1. Progress in mortification
    2. Progress in understanding the Scripture
    3. Afflictions to rid us of every vestige of self-righteousness, drive us ever to Christ, apprise us of sins, perhaps, we did not know exist, etc.
    4. Progress in listening to the Word preached, our behavior, comprehension, and gratitude at the administration of the sacrament of the Lord's Supper
    5. Many, many, more.

    But all of these must carried out by faith, believing that it is the goodness of God that is the foundation for such things. In this way, then, we spend our best efforts in seeking God's commandments, by use of lawful and appointed means, but never trusting in those means, only trusting in the God Who makes those means effectual as He sees fit, in His due time, at His good pleasure.

    We do these things in the "power of God," not by some mystical Let Go and let God empty vain practice, but as attendant children, humble, earnest, and believing. I cannot recommend Mr. Marshall's book enough, and also this sermon from the afternoon service this past Lord's Day.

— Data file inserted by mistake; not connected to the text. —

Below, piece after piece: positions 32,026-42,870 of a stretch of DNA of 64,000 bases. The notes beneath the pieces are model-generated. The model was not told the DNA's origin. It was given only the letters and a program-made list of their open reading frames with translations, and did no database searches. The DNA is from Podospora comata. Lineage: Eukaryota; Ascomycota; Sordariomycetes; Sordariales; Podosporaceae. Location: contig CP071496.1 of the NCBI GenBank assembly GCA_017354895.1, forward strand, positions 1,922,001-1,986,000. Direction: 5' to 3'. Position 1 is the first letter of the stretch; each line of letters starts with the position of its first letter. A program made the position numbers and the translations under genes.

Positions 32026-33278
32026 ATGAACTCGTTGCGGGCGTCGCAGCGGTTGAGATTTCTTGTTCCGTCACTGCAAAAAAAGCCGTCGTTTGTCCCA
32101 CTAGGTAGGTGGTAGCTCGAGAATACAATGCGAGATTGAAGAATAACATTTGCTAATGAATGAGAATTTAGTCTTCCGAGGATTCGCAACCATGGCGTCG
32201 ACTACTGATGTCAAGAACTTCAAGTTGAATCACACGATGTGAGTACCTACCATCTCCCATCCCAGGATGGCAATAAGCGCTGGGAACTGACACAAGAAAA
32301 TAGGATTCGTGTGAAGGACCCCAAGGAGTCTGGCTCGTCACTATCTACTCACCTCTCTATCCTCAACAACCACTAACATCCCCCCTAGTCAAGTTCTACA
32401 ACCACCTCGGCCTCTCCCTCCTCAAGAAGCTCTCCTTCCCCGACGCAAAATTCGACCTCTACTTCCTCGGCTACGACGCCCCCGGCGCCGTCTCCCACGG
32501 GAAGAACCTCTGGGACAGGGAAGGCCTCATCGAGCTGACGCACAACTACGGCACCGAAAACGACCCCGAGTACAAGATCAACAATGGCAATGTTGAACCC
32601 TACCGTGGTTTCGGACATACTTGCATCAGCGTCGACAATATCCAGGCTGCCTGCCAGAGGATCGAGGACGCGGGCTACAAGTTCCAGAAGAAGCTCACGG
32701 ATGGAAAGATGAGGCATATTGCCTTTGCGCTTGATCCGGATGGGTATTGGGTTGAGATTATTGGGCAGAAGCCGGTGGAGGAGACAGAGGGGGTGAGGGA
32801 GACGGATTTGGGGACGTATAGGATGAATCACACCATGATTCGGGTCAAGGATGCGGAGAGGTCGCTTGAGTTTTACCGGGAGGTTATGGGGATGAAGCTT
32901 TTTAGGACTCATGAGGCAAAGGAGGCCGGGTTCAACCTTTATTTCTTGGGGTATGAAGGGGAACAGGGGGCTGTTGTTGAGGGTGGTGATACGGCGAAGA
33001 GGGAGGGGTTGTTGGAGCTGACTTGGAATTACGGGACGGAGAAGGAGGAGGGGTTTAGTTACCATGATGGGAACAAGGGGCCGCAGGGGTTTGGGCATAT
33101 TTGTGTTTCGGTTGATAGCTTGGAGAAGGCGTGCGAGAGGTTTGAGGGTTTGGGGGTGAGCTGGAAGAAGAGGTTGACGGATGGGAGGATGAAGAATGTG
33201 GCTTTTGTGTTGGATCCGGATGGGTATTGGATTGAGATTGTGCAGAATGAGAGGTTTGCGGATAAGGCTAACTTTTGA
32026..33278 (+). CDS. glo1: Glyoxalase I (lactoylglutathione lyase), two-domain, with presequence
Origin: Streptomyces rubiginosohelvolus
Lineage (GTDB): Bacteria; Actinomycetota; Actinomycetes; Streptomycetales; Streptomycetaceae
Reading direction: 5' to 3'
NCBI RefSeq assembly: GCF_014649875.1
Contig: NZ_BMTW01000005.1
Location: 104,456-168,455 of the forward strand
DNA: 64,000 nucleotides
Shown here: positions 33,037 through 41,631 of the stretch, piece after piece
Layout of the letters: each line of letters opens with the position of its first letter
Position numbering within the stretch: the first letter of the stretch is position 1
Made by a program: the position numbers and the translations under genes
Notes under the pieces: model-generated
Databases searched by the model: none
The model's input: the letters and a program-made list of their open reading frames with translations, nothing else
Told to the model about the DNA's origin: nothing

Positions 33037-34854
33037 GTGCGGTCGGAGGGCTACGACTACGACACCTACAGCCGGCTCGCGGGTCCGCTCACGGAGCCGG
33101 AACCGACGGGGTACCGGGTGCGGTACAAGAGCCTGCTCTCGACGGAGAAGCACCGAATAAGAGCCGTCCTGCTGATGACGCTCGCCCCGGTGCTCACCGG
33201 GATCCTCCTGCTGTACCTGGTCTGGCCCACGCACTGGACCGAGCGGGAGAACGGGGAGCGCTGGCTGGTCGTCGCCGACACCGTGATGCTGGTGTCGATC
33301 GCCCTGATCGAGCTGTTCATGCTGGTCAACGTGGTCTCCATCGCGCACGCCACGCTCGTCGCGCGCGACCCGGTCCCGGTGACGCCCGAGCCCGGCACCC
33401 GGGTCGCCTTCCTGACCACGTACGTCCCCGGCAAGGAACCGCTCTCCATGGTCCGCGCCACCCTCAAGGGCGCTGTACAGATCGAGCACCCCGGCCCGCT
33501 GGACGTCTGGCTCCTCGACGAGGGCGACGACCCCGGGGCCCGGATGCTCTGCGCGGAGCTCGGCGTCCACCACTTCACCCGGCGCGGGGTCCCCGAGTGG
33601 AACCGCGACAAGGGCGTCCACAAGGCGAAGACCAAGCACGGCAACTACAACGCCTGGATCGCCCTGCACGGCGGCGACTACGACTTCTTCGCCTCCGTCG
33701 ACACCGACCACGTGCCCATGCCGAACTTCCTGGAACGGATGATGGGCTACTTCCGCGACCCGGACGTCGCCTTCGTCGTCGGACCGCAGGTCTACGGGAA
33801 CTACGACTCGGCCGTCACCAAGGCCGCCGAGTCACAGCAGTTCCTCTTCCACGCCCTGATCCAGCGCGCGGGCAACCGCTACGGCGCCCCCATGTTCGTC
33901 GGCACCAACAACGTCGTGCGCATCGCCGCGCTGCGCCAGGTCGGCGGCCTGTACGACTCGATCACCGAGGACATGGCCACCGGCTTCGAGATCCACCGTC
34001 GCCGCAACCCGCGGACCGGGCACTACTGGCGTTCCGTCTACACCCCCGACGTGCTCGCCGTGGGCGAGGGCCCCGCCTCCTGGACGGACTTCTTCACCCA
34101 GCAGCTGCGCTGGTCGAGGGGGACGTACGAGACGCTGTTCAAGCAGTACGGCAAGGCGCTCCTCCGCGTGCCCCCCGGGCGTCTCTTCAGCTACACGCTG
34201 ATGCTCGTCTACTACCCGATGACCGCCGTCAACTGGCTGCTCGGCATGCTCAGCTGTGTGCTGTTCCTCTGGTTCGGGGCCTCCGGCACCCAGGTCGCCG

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  5. Romans5eight

    Romans5eight Puritan Board Freshman

    Maybe what those who are teaching “let go and let God” are really dealing with is people who have been taught unrealistic expectations of personal sanctification. People who are trying to hammer out their progress and not achieving perfection and getting burnt out.

    So maybe it stems from a low view of keeping the law which believes that we can achieve sinless perfection in this life.

    Maybe there is room for “letting go and letting God” if that means we are to let go of our own righteousness and lay hold of Christ’s righteousness by faith and obeying him by faith.
  6. OPC'n

    OPC'n Puritan Board Doctor

  7. jwithnell

    jwithnell Moderator Staff Member